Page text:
1981– On 2nd March 1981, the Pentecostal Church purchased Crossbasket Estate and its remaining 17.2 acres of grounds. The buyer was 51 year old, Rev. Peter Differ Cochrane who intended to run it as a Christian Centre. It was used as a religious centre that decade. The woodland to the north was leased for £1 for 999 years.
The Rev. Peter Differ Cochrane was born in 1930. I can only imagine what state the property was in when Peter arrived, although I do appreciate it was probably exciting, as he set out his vision for teaching religious practice at this wonderful location. He was going to need help to get the estate back up and running and into shape. This came in the form of some paid work using local labour and a lot of volunteer work, from the people who would slowly but surely arrive to work as missionaries in the Castle.
1983 – Blantyre man Gordon Cook told me, “I worked up at Crossbasket for a year once, and Neil Gordon (late historian of Blantyre) and I dug up bottles at the rear of the house round about 1983 or 1984. They were water bottles from Austria, a pinkish brown colour stoneware. Neil took about two dozen. I only took a couple and have since given them away to collectors. I remember him saying they were “lying around like salmon.” Clearly old, can you imagine importing water back then?
1984 – Gordon continued, “I rebuilt one of the foot bridges in 1984. It was a brilliant summer and the best job I got was covering the fortalice tower roof with a new expandable gooey black bitumen. I also remember waving to Neil Gordon in his hired plane, taking film for his ‘betamax’ video.”
1985 – American LaVere Soper and his wife Elizabeth, a deeply religious couple move into Crossbasket but as tenants only to continue mission work in Scotland. Around the same time, American Tulsa based, “Latter Rain Ministries” was established at Crossbasket, with this organisation administrating the religious centre from then until around 2004.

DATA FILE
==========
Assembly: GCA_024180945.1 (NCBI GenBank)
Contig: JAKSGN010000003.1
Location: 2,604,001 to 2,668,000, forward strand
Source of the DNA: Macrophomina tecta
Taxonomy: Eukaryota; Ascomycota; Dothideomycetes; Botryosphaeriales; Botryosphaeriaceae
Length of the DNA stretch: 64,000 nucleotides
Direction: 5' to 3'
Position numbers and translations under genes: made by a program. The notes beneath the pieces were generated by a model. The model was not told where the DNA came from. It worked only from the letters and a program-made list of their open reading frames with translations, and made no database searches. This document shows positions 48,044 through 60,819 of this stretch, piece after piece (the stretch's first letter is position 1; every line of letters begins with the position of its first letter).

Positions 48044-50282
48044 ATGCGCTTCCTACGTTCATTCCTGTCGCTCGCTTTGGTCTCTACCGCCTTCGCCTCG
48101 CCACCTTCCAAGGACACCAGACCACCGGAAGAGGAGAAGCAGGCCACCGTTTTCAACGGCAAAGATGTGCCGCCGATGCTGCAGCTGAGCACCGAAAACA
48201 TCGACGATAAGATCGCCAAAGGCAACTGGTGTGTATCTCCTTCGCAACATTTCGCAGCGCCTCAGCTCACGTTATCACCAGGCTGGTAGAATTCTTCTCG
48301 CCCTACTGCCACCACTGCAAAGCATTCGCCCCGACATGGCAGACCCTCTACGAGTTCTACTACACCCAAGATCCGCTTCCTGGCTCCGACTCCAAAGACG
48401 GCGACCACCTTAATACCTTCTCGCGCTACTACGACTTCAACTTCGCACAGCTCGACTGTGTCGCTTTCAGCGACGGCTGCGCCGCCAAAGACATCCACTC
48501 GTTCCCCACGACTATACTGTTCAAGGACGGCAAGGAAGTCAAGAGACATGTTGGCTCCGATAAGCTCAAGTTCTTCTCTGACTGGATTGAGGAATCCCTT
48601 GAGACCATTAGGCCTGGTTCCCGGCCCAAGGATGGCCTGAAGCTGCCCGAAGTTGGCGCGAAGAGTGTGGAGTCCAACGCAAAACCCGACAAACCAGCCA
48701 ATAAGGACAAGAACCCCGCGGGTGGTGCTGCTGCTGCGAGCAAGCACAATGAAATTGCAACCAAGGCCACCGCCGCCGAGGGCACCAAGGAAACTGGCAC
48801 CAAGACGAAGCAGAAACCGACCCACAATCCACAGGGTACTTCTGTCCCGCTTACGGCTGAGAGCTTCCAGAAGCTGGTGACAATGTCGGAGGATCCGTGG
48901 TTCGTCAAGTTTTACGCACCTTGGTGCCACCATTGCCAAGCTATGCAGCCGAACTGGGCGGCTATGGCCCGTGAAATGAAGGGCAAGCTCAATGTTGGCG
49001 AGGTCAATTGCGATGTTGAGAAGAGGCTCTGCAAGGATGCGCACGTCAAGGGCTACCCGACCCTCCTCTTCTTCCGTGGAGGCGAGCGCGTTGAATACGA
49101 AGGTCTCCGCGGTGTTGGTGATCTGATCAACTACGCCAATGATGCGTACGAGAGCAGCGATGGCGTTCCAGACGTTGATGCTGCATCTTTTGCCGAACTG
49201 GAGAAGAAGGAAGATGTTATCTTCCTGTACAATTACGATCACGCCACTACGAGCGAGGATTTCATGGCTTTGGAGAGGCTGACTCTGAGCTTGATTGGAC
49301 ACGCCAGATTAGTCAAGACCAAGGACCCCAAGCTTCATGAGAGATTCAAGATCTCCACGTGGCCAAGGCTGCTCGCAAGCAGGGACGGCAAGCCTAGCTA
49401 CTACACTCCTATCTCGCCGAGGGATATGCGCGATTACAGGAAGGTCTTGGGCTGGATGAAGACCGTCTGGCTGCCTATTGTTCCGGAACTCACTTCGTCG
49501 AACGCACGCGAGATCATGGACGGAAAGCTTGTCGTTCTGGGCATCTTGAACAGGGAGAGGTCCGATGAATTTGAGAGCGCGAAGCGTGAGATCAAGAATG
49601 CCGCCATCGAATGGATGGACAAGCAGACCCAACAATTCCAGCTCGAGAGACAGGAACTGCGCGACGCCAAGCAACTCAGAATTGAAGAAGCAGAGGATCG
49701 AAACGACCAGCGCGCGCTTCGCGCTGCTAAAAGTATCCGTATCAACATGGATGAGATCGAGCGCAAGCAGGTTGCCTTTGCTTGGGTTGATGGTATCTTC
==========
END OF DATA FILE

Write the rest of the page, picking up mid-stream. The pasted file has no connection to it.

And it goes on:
1987– Alex Mihai , a pastor and his wife Kathy and daughter Christina join the Sopers at Crossbasket Castle as part of the mission. They pioneered the short lived “Word of Life” Church in Blantyre. Kathy worked as LaVere’s secretary. Importantly though it was Alex who turned his hand to building and construction and he is credited with working on many rooms in Crossbasket, to make the building habitable for the religious incomers and born again Christians, who were arriving to stay there.
Speaking on Social media online, Blantyre woman Kelly Marie told me, “With an open door policy, you could go to the Christian Group at Crossbasket in the late 80’s and early 90’s and could sing, play, do arts and crafts etc. The owners used to have all the kids over for Burns Night. The people living there put on plays at High Blantyre Public Park for children. My brothers also played football at Crossbasket. It was a great place to go. My friend Janet Flannigan Cook, and I became born again Christians at that Castle.”
Pictured in 1990, some people utilising the corridors, as a warm, dry place in the building.
Extract from the book, “The History of Crossbasket Castle” by Paul Veverka (c) 2015